Package delivery is a sore spot for property managers and there’s no easy solution. Still, it’s essential to maintain resident satisfaction by implementing an efficient package tracking method for logging deliveries. If your system of choice notifies residents via email or text that their packages are ready to be picked up, that's even better.

The National Apartment Association’s white paper “How to Effectively Manage Package Acceptance” includes some further suggestions for addressing package problems.

Safeguard Private Information


The moment a prospect submits a rental application, you have access to a wealth of sensitive information and documents: Social Security number, credit history, pay stubs, etc. Once someone signs a lease and moves in, you also have keys to their mailboxes, which can hold similar sensitive documents.

1-star review: OUR IDENTITY WAS STOLEN. Great job for not safeguarding tenant credit information.Failing to safeguard a resident’s personal information won’t do any favors for your reputation. In a review of a Michigan complex, a woman complained that her and her husband’s identities had been stolen a couple weeks after their rental application was run. She described how a leasing agent was stealing residents’ information, applying for credit in their names, and then retrieving any correspondence related to the thefts from the people’s mailboxes before they received it.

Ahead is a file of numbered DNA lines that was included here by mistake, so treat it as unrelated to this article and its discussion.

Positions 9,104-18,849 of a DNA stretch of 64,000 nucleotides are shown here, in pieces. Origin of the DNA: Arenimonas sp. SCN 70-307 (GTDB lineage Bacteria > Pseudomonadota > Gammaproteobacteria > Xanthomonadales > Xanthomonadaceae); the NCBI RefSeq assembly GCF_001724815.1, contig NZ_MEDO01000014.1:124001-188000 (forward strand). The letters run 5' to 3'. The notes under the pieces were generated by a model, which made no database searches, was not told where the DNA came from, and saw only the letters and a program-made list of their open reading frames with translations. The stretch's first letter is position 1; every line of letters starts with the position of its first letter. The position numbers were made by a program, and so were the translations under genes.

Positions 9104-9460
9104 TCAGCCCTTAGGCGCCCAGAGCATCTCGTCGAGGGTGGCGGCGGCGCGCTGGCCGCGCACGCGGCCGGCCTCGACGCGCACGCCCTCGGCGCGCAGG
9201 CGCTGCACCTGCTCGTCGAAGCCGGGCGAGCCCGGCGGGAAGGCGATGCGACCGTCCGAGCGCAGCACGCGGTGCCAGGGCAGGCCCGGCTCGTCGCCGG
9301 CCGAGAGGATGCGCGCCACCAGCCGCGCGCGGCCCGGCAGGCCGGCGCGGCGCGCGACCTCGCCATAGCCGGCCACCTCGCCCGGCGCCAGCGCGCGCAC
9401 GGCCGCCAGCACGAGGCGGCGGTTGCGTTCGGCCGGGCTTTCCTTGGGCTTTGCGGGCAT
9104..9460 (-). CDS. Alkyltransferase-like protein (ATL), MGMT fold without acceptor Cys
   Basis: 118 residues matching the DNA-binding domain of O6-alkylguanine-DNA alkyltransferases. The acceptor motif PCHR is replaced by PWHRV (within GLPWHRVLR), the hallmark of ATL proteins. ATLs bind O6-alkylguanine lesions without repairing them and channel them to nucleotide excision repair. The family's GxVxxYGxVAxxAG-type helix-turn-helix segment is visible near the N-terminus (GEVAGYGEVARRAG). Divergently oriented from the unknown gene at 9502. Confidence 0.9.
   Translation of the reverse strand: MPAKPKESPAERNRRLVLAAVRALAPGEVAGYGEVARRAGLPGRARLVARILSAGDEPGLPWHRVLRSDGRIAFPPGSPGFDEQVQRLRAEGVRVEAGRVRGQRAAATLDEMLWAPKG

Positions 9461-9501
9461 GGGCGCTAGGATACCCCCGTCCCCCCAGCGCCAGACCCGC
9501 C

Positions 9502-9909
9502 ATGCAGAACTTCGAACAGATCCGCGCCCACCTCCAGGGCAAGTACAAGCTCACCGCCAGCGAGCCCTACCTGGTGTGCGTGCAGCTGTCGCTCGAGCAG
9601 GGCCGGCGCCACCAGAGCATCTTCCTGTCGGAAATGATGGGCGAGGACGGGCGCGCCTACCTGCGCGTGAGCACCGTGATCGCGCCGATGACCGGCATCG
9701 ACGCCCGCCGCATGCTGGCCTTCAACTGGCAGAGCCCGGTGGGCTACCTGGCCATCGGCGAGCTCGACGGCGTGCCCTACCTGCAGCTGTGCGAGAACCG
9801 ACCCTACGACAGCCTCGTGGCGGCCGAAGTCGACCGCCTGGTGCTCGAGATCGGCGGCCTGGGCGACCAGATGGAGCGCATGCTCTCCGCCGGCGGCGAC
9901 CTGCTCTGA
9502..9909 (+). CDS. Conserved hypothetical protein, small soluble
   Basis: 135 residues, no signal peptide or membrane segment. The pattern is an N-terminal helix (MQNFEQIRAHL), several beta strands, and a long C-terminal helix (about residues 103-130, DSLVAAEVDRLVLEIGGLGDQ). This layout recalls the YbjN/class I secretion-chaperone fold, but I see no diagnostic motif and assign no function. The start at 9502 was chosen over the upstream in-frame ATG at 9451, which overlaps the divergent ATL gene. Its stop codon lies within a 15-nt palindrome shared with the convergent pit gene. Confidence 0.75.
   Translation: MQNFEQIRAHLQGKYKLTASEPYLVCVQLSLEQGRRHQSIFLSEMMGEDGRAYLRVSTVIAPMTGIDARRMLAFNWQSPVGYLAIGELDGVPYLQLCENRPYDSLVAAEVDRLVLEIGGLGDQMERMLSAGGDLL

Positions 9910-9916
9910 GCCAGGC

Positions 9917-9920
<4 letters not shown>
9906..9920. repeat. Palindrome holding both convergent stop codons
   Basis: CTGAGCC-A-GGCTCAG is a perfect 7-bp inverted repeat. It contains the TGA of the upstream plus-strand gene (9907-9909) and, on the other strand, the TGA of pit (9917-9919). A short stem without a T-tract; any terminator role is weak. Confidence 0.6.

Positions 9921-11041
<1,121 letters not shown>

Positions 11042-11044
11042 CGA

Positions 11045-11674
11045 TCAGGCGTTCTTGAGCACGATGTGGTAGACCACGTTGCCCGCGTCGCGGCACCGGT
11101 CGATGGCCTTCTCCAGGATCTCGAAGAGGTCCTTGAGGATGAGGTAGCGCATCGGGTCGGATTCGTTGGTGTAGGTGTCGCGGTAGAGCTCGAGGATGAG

It’s important to implement both cybersecurity and physical security best practices to secure digital records as well as keys to mailboxes and other areas that contain residents’ personal information.

There’s a lot that goes into reputation management. Monitoring and responding to reviews will help you shape your online reputation — but that’s after people have already voiced their opinions. By creating a positive living experience, starting with the three steps mentioned above, you can influence how people talk about your property online and prevent them from rushing to complain about you on review sites and social media.

Tuesday, April 16, 2019

Customer Tip: Create a Tag Preparation Process

Tags in KeyTrak drawer
Any key control process is only as effective as its users. That extends to simple tasks like preparing key tags for use with your KeyTrak system. To make the process secure and efficient, follow the best practices below:

  • Ensure a designated system administrator or manager is the only person who can access fastening tools. This will prevent keys being removed from or added to the system without authorization. If a key needs to be removed from the key tag, the administrator must be notified to reattach it.
  • Tag keys as soon as possible and put them in the system. The longer you wait to start tracking keys, the more your risk grows.
  • Store tags and fasteners separate from the system. Ideally, keep tagging supplies near a PC where the administrator or manager can access our Web Plus remote software. That way, administrators don’t have to transport tagging supplies back and forth to the KeyTrak system, and they can prepare tags and add new keys to the system without tying up the system.
  • Follow industry best practices for labeling key tags. In certain industries, labeling key tags is acceptable. For example, in the automotive industry, key tags usually include a vehicle’s year, make and model. Generally, however, you should avoid labeling key tags with door numbers or other details about the key. This is especially true for multifamily properties or high-security facilities where a lost key puts someone’s safety at risk.